This Company Turns Old Fire Hoses Into Luxury Accessories

Elvis and Kresse are redefining luxury through the creation of sustainable and ethical products made from decommissioned fire hoses, coffee sacks and parachutes.

von Olwen Smith, December 12, 2017
Elvis and Kresse

Kresse Wesling is co-owner of Elvis and Kresse, a company that creates unique, hand-made products from a range of reclaimed materials. We caught up with her to discuss the challenges of running a social enterprise and how upcycling can help to revolutionise our wasteful economy. 

Can you tell us a bit about Elvis & Kresse?

Kresse was born and raised in Western Canada, Elvis was born and raised in London, England. They met in Hong Kong when they were both working there at the start of this century. Neither of us have a background in luxury or accessories so the learning curve began when we decided to rescue the hose. We launched Elvis & Kresse in 2005, this business reclaims and transforms materials and donates 50% of our proceeds to charity. We know that good design isn't the same without good intentions. Our signature line of bags and wallets are made of impressively functional reclaimed materials like decommissioned fire-hoses, parachutes, and printing blankets. Our bags are beautiful, functional, and good for the environment. 50% of the profits from the fire hose range are donated to the Fire Fighters Charity.

What was it that inspired you to start the company?

In 2005 we had a chance meeting with the London Fire Brigade and instantly fell in love with their damaged, decommissioned fire hoses. Everything started from the desire to rescue the fire hose. The initial goal was to create a business which could find a new life for these old or damaged hoses.

What achievements are you most proud of to-date?

In the early years there was a lot of doubt and not just from prospective consumers and retail partners, but from craftspeople and manufacturers too. No one thought it was a good idea or that we could make anything worthwhile. Elvis learned to sew, to design and refine products. These products then spoke for themselves. By 2010 we were large enough to be rescuing all of London’s decommissioned hoses. The problem we first launched the business to solve, was solved.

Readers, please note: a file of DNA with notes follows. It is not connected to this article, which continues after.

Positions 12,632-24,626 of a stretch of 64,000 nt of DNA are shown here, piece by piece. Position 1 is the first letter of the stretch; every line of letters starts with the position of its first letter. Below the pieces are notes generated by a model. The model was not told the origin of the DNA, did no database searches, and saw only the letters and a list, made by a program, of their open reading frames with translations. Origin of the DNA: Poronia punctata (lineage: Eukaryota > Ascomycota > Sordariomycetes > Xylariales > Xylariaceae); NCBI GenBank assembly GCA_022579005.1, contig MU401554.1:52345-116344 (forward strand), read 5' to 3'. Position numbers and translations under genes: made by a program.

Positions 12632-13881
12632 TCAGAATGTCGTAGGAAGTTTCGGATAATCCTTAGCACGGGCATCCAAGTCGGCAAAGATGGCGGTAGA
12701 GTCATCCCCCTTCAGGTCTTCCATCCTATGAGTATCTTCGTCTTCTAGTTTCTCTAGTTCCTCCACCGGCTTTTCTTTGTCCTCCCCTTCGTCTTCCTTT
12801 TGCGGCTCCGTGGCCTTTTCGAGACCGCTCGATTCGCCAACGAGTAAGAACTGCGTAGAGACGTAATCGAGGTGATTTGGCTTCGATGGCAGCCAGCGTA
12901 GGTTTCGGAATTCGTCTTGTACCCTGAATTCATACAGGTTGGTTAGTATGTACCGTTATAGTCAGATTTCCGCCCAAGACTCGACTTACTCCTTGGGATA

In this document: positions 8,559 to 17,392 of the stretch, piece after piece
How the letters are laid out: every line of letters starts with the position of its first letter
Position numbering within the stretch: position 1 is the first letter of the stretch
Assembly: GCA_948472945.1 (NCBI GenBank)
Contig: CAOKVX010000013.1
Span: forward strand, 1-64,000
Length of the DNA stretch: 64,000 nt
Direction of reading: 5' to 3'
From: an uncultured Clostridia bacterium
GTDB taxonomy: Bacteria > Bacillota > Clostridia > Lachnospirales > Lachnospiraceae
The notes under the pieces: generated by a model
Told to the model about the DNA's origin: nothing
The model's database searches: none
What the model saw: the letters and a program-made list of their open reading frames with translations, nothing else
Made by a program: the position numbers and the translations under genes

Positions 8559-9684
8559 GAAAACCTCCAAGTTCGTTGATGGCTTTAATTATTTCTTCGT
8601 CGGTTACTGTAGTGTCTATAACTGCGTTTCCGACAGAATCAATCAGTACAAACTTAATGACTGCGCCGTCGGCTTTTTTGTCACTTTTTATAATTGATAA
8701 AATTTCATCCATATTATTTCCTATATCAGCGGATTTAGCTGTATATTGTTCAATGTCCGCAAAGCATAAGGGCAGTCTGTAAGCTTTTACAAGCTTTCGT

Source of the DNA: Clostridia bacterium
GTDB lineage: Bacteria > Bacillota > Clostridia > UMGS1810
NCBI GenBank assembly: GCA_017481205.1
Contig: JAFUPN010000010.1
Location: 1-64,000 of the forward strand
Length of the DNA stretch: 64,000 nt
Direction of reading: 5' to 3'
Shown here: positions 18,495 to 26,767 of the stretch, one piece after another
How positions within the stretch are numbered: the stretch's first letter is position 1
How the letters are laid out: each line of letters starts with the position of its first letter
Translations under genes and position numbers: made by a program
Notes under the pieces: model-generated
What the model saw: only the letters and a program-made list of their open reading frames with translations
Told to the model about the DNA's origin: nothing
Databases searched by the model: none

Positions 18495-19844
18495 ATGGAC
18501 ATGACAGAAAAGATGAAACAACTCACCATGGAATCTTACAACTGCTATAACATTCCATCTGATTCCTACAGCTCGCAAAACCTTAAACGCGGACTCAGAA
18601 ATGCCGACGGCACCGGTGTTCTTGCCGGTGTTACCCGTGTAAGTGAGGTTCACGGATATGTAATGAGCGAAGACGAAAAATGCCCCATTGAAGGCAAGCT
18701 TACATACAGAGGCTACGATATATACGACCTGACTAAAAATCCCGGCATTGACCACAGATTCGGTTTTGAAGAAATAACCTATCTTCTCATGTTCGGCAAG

What skills have you and your co-founder discovered to be most important when setting up a social enterprise?

Dividing the work. Elvis often tells me that I am the ‘social’ and he is the ‘enterprise’. This probably isn’t too far from the truth. We trust each other completely, both have a very strong work ethic and won’t settle, but we don’t overlap. That has been the key to us thriving in business and remaining a happy couple.

What have been the biggest hurdles in getting the company to where it is today?

We had a very difficult winter in 2012. The business was growing and simultaneously we lost our first manufacturing partner in Romania, a US based distributor ran off with lots of stock, the Poole based Remploy where we contracted a lot of work and where we rented our workshop was closed (which meant losing sewing contracts and having to relocate all at once) and a building we were trying to buy, to move the business to, fell through. We had over six months of limbo where we had to set up our own manufacturing, move the business 3 times and move ourselves twice and finally landed in the summer of 2013 at our current site, Tonge Mill, in Kent. It all turned out for the best but that was tough.

Your beautiful creations provide a great example for how the concepts of a circular economy can be put into practice. What key challenges need to be overcome in order to make this a more widespread phenomenon?

Wow, excellent question. I will give you a list of the key challenges, but you have to keep in mind that a Circular Ecomony requires us to work more interdependently, in a web. If we meet these challenges in isolation, we won’t have a circular economy.

  1. Assigning true value to raw materials (ie carbon tax plus, the work of Ex-Tax is really interesting).
  2. Learning to share, and changing our relationship and desire for ownership.
  3. Education and re-education, for everyone, in every kind of education, about how this kind of economy needs to function.

Do you think responsibility for cutting down on needless waste lies more so with consumers or policy-makers?

It is the responsibility of designers (and this includes everyone from architects and jewelers to engineers), manufacturers, policy makers, citizens, consumers, waste managers… this is everyone’s issue and everyone needs to do more.

What does success look like in the future of Elvis and Kresse?

We have decided to tackle the world’s leather waste problem. Each year, 800,000 tonnes of post-industrial, pre-consumer leather falls to the cutting room floor and is mostly landfilled or incinerated. This problem is 80,000 times larger than the fire hose issue. We have to scale to solve this problem. We have to solve it while continuing to run as a B-Corp and social enterprise and while donating 50% of our profits to charity.  

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